Standing Machine Calf Raises: Using the standing-calf machine, adjust the height so that under full stretch of the calves, the machine does not tap out. To begin, face the machine and place the balls of your feet on the provided step. Allow your calf to get a full stretch and then press upward flexing the calf muscles. Keep your knees slightly bent at all times. Do 12 reps then move directly into Dumbbell Shrugs.
Dumbbell Shrugs: Using two heavy dumbbells, square off on them and lift using your legs, not your lower back. Stand straight with your shoulders and head back and knees slightly bent. Now, while allowing your arms to dead-hang holding the dumbbells, drive your shoulders up to your ears and then press the dumbbells downward. Do not roll your shoulders as this tends to stress the rotator cuffs. Repeat as indicated. Do 10 reps. (Rest for 60 seconds, then repeat this superset.)
GLUTES AND LOWER BACK SUPERSETS
Machine Iso-Glute One-Legged Press: Adjust the machine so that your back is straight and you have ample support for the resting leg. Now place only the back of one foot on the platform and fully extend your leg focusing on the flexion of the matching gluteal muscle. Allow your leg to drop back down only low enough to reset the motion, but not low enough to allow the weight to rest. Do 10 reps per leg then move directly into Good Mornings.
Good Mornings: Adjust the hyperextension machine so that your legs rest securely on the pads but your core is exposed. Put your arms across your chest and, while keeping your back straight, allow your torso to naturally pull you downward far enough to feel the stretch in your hamstrings (back of the upper leg). Then, as you press back upward, focus on the flexion of your lower back, glutes and secondarily your hamstrings. Exhale on the positive (upward) motion. Do 15 reps. (Rest 60 seconds, then repeat this superset.)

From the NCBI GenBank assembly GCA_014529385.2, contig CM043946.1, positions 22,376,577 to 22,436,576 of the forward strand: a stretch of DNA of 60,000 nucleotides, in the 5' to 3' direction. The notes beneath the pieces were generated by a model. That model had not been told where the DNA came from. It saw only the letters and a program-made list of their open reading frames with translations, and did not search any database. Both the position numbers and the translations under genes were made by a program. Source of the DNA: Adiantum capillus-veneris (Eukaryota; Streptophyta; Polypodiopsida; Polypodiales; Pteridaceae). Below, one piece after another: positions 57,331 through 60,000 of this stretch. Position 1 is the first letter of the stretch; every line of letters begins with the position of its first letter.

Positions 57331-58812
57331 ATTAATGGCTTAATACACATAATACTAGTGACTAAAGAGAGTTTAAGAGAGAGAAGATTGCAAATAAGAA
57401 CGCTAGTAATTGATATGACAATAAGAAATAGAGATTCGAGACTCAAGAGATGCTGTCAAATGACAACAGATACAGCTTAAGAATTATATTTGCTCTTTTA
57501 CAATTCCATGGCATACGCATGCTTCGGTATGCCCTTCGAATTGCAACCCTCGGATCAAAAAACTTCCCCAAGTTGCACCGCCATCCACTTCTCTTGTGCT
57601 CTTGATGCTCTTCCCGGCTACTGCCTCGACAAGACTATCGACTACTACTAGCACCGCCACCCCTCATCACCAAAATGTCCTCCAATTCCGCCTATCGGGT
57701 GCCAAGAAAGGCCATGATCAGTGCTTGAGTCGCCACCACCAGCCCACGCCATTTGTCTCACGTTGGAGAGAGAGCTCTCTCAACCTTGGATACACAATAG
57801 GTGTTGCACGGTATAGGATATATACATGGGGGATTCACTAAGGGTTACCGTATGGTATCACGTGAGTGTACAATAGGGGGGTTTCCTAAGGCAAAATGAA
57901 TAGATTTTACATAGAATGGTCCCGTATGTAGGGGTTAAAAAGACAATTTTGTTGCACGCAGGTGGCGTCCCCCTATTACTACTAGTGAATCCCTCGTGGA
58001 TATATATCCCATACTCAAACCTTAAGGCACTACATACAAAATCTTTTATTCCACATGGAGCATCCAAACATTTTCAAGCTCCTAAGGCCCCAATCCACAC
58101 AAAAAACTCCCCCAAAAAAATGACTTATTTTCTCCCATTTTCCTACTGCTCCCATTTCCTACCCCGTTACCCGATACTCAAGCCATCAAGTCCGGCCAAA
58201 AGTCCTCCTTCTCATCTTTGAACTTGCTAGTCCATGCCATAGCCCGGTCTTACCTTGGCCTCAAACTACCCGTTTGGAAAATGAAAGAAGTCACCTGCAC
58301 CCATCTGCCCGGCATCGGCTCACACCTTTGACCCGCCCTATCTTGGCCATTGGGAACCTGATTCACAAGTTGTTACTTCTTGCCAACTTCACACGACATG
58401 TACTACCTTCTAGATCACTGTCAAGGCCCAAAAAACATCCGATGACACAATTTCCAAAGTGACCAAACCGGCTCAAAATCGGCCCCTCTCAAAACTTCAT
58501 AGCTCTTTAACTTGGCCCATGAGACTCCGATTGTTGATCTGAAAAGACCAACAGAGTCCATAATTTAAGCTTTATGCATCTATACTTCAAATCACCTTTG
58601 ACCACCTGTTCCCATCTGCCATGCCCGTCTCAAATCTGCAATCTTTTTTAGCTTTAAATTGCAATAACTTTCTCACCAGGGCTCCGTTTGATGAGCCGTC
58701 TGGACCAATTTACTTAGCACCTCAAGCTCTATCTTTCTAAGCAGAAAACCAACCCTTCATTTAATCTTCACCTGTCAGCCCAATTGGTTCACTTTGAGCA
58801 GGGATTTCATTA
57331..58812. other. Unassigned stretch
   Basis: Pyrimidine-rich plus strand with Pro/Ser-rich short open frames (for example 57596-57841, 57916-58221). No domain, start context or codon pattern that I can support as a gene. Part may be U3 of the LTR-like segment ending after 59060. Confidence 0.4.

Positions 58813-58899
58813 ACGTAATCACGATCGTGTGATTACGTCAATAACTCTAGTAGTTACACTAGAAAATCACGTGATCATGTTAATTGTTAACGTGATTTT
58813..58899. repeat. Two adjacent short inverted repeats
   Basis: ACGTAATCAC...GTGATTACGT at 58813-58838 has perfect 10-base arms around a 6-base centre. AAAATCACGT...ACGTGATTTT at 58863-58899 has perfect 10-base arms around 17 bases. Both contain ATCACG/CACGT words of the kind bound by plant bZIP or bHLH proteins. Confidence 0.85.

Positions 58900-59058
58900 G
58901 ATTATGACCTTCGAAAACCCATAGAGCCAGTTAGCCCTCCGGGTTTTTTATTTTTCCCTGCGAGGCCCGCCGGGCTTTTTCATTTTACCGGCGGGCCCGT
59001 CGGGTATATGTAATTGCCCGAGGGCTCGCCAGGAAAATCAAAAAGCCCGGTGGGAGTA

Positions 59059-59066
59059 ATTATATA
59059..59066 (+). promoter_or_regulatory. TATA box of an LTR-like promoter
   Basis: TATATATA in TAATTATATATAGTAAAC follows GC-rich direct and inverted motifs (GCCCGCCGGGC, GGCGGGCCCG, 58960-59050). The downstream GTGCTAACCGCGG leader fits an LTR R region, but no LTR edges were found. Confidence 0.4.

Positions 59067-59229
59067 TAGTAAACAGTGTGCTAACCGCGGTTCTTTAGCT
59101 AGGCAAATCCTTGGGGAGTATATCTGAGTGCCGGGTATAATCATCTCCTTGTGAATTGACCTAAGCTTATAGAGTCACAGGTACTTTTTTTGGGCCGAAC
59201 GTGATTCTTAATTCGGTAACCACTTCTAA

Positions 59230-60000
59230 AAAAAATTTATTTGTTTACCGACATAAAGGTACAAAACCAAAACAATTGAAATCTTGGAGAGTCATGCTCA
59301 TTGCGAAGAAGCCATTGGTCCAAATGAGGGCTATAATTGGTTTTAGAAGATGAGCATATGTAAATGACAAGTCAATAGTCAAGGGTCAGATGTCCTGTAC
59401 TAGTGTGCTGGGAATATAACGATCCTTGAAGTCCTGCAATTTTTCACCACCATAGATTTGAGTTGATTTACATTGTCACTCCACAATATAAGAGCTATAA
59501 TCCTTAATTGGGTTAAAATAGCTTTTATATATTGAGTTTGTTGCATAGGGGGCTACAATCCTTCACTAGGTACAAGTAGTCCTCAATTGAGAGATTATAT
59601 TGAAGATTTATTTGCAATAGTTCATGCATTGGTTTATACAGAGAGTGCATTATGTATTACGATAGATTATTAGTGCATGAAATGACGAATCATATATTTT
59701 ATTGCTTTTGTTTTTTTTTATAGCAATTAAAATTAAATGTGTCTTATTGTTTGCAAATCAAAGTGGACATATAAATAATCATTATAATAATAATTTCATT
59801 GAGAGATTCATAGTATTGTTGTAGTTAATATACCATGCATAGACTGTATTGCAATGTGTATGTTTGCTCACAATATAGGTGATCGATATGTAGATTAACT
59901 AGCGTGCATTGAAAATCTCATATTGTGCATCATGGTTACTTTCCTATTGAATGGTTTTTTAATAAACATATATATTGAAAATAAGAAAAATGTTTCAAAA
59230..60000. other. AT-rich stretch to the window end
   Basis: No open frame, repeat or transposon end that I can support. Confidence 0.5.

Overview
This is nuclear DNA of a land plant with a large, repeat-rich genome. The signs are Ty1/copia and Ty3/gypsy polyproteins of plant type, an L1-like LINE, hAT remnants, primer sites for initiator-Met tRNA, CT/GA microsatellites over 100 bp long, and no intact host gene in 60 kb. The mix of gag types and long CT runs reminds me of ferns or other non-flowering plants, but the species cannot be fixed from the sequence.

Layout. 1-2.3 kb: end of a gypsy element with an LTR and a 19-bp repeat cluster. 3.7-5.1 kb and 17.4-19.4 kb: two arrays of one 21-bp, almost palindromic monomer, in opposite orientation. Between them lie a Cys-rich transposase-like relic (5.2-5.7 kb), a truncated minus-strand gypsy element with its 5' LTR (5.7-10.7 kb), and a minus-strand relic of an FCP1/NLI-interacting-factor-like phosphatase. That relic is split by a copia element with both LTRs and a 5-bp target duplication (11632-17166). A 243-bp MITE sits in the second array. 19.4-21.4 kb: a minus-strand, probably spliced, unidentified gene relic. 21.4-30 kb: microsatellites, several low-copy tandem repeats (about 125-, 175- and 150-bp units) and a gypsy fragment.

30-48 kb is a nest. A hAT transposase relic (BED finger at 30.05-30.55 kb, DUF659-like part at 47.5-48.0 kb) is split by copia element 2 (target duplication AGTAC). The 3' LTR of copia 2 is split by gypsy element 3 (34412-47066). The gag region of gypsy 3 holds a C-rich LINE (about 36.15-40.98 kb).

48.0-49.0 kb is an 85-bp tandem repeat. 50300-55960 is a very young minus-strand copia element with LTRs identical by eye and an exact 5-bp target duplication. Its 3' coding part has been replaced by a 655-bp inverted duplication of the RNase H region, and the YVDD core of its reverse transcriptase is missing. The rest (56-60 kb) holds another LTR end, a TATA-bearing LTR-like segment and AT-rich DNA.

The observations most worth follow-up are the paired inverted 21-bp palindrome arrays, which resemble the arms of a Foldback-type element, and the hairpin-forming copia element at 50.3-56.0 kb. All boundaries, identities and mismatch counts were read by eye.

Glute Bridge Repetitions: Lying on your back on a mat, pull your feet up high enough on the floor so that there is a 90-degree bend in your knees (while keeping your feet on the floor). Place your arms across your chest and lift your toes off the floor so only your heels are touching the floor. Now press your pelvis forward using a thrusting maneuver and actively squeeze your glutes. At the top of the exercise, only your shoulders and your heels should be touching the ground. Allow your glutes to come within an inch of the floor. Do 30 reps then move directly into Superman.
Superman: Lying flat on your stomach on a mat, reach with your arms and legs to lengthen your body as much as possible. Now, without bending your arms or your legs, hyperextend upward focusing on the flexion of both your lower back and glutes. Then allow your lower back and glutes to relax to reset the motion. Do 30 reps. (Rest 60 seconds, then repeat this superset.)
AESTHETICS: DAY THREE
Underhand Grip Lat Pull-Downs: At the lat pulldown machine, using a straight bar, place your hands facing yourself, shoulder-width apart. Pull the bar down to your neck keeping your elbows to your sides pulling your shoulder blades together. Then allow the bar to raise high enough to feel the stretch in your lats and then repeat. Do 3 sets of 10 reps.
Seated Cable Rows: Using the dual V-handle on the seated row machine, sit with your back straight and knees slightly bent. Pull the handle to your belly button, squeezing your shoulder blades together and keeping your elbows close to your sides. Then extend your arms back to the starting position and repeat. Do 3 sets of 8 reps.
Seated One-arm Cable Rows: On the seated row machine, use the single handle and prepare your body as with the seated cable rows only this time, use one arm to grab the cable and one arm at your waist. Drive the one elbow back isolating that side’s lat and shoulder blades. Allow your body to slightly twist to complete the range of motion then switch sides.
Do 3 sets of 8 reps.
Machine Lying Hamstring Curls: Lying face down on the hamstring machine, point your toes away from your body and curl your leg up in a similar motion to that of a bicep curl. Exhale as your raise your lower legs and focus on the flexion of the hamstring. Allow the weight to slowly drop back down to the starting position and repeat. Do 3 sets of 10 reps.
One-Leg Hamstring Curl: Using either the dedicated one-leg hamstring curl machine or the lying hamstring curl machine, isolate one leg by keeping the other straight and allowing only one to lift the load. Toes should always be pointing away from the body to allow the biceps femoris (hamstrings) to be activated and minimize calf recruitment. Allow the weight to slowly go back to the starting position and repeat. Do 3 sets of 12 reps. MS&F